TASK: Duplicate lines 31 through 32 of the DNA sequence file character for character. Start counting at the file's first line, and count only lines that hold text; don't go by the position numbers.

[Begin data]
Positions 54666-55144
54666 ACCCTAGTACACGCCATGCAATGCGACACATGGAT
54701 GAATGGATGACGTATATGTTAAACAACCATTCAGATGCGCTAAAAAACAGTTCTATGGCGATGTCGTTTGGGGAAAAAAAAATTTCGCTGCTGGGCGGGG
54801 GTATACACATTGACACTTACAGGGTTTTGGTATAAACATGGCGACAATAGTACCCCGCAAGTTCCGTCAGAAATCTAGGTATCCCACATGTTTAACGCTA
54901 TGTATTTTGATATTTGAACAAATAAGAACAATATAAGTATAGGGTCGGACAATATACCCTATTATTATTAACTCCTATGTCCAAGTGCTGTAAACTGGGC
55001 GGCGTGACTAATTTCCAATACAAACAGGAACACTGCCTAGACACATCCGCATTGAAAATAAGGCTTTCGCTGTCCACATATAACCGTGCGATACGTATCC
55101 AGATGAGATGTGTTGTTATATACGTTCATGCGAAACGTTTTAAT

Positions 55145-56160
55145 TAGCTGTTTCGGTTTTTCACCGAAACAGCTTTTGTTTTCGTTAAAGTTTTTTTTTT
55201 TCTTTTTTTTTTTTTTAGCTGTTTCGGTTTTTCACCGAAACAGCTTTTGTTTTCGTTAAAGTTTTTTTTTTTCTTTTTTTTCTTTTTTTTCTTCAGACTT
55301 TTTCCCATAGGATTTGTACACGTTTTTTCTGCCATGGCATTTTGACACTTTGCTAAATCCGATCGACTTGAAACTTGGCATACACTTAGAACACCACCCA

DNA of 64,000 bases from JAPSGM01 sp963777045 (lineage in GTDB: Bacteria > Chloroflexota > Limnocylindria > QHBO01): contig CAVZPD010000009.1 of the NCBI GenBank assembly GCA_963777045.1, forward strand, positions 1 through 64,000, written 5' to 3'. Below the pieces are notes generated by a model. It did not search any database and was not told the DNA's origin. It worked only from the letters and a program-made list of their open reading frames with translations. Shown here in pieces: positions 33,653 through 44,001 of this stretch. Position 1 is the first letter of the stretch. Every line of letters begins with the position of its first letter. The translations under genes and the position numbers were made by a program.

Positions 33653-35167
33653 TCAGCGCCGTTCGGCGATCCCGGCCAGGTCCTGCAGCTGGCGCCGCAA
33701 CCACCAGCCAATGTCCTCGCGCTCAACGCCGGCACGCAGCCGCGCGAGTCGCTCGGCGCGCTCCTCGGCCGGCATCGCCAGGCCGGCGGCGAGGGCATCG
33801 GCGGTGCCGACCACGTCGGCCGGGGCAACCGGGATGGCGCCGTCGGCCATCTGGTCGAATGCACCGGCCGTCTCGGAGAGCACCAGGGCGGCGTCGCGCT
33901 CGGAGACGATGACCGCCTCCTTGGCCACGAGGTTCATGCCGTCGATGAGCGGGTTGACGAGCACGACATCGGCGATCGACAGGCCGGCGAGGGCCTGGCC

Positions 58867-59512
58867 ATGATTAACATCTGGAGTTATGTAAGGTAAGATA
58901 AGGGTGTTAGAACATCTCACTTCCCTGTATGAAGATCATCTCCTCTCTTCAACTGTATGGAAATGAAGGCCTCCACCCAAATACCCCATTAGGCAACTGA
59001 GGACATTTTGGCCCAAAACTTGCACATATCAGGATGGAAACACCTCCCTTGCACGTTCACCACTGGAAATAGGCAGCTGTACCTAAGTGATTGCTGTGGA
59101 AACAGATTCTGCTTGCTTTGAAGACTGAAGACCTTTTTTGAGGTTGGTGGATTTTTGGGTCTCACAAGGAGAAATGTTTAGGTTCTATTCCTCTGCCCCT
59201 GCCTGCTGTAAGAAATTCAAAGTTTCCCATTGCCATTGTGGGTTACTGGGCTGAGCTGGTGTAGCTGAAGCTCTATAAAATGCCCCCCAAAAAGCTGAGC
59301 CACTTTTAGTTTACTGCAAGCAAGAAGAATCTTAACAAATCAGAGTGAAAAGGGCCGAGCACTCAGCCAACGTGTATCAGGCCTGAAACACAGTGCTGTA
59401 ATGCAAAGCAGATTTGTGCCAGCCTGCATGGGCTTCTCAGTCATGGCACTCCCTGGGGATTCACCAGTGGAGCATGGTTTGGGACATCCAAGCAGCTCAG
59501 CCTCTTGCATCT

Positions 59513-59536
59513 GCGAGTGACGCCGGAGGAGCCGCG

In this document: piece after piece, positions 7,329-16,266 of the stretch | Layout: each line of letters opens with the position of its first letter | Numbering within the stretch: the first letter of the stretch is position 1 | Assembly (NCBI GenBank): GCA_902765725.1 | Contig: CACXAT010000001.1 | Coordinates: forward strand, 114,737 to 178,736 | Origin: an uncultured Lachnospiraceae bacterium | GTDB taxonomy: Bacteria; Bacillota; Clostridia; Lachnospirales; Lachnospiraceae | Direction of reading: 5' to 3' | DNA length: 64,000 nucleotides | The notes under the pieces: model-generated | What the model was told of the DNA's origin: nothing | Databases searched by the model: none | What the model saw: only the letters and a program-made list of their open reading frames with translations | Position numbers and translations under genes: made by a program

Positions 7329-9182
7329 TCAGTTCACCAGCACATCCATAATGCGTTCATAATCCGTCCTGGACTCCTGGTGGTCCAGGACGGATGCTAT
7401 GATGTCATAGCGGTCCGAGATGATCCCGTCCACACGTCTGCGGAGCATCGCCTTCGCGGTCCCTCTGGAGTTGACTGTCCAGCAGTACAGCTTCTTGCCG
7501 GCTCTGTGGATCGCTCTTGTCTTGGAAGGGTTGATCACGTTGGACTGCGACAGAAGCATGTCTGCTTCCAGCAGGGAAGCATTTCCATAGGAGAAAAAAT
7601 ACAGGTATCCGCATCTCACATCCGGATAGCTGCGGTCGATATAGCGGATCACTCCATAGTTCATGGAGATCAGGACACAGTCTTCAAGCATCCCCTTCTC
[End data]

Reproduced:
7329 TCAGTTCACCAGCACATCCATAATGCGTTCATAATCCGTCCTGGACTCCTGGTGGTCCAGGACGGATGCTAT
7401 GATGTCATAGCGGTCCGAGATGATCCCGTCCACACGTCTGCGGAGCATCGCCTTCGCGGTCCCTCTGGAGTTGACTGTCCAGCAGTACAGCTTCTTGCCG